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Who Don Gibson
What 'Sweet Dreams' songwriter, artist Don Gibson dies
When November 18, 2003
Where Nashville, TN

(Excerpt from the article mentioned above)

By Peter Cooper
Staff Writer, The Tennesseean

Country Music Hall of Famer Don Gibson, a hit artist and songwriter who penned classics Sweet Dreams, I Can't Stop Loving You and Oh Lonesome Me, died yesterday of natural causes at Baptist Hospital in Nashville. He was 75.

"He sang very well, and I go back to the great songs he wrote," said fellow Hall of Famer Eddy Arnold. "Golly Bill, those were monsters that he wrote."

Born Donald Eugene Gibson, the singer credited Arnold and Red Foley as two of his prime vocal influences, and his sonorous, uptown singing style echoed those two greats. In the 1940s, he began singing on WHOS, a radio station in his native Shelby, N.C., with a band called the Sons of the Soil.

But while his singing and his guitar work were quite distinctive, it was Mr. Gibson's songwriting that would make his first indelible mark on country music. He recorded for major labels beginning in 1949, but a self-penned 1955 composition called Sweet Dreams was his breakthrough effort.

Sweet Dreams was a hit for its author, for Faron Young, for Emmylou Harris and, most famously, for Patsy Cline. That song brought Mr. Gibson then a regular at Knoxville's WNOX to the attention of the Nashville-based country music industry and earned him a songwriting deal with Acuff-Rose publishing.

In 1957, Mr. Gibson was living in an East Tennessee trailer park when, according to legend, he wrote Oh Lonesome Me and I Can't Stop Loving You in one afternoon. Both songs are now considered standards of American popular music, with I Can't Stop Loving You having sold tens of millions of records from versions by artists including Gibson, Count Basie, Ella Fitzgerald and Ray Charles.

Produced by Chet Atkins, Mr. Gibson's 1957 recording of Oh Lonesome Me for RCA was a landmark that helped usher in what became known as the "Nashville Sound." In 1958, it became Mr. Gibson's first No. 1 single.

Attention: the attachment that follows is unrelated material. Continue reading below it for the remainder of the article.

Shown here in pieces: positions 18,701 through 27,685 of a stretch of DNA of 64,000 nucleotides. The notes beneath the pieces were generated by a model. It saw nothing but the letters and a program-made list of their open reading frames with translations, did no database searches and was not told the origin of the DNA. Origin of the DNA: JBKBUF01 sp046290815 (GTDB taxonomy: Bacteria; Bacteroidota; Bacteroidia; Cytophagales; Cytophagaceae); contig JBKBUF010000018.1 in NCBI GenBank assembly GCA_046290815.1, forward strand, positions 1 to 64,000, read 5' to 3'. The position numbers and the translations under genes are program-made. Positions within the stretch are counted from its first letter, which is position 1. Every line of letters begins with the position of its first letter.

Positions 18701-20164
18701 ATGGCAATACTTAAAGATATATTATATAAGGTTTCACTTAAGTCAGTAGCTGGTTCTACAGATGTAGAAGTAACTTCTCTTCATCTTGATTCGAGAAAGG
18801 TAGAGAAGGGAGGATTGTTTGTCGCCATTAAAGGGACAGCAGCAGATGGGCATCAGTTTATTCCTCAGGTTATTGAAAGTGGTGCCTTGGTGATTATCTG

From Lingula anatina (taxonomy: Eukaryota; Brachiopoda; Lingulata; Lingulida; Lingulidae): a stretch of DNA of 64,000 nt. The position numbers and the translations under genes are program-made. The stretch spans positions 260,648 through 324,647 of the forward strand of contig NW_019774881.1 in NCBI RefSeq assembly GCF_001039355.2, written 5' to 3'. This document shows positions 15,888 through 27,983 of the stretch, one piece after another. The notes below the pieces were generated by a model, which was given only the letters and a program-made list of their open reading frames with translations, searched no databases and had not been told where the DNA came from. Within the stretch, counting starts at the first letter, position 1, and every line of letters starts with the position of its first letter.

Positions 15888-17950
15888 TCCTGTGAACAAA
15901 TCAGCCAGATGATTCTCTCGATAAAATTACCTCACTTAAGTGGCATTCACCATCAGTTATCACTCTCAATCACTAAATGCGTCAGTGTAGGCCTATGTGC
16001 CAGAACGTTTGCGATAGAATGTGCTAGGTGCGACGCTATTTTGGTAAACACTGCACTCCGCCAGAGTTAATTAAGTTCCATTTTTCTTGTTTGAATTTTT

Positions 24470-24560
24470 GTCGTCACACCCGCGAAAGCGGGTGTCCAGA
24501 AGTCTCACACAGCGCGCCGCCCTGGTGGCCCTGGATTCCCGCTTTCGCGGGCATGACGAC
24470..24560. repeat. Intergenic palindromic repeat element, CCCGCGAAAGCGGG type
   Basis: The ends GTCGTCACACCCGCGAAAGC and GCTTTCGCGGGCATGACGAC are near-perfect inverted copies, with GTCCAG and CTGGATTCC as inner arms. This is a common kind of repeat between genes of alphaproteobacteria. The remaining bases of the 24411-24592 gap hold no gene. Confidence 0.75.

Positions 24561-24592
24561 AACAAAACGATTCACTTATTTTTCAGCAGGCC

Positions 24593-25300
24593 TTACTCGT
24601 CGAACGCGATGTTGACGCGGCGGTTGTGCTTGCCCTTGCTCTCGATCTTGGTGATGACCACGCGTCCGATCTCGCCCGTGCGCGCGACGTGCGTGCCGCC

"In some ways, he invented the Nashville Sound," said Charles K. Wolfe, a music historian at Middle Tennessee State University in Murfreesboro. "A spare sound with piano, drums, guitar, no fiddle and no steel that's basically Don Gibson's idea."

"He was a great writer, and no one could sing those songs he wrote like he could," said "Queen of Country Music" Kitty Wells. "I think he was one of the best singers in the business."

Had Mr. Gibson only been a singer, his work would be well-remembered. Had he only been a songwriter, he would have ranked among Nashville's most substantial song scribes. Had he only been a recording artist, he would have merited great praise from his own idols, including Eddy Arnold. The title of Mr. Gibson's 1960 song (I'd Be) A Legend In My Time rings true enough, but his legend should be secure for decades hence.

"He made a mark," Arnold said. "Oh yes, those records will last."

Mr. Gibson is survived by his wife, Bobbi. He will be buried at a family plot in his native Shelby, N.C., and a Nashville memorial service is being planned.

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Contact Peter Cooper
The Tennesseean


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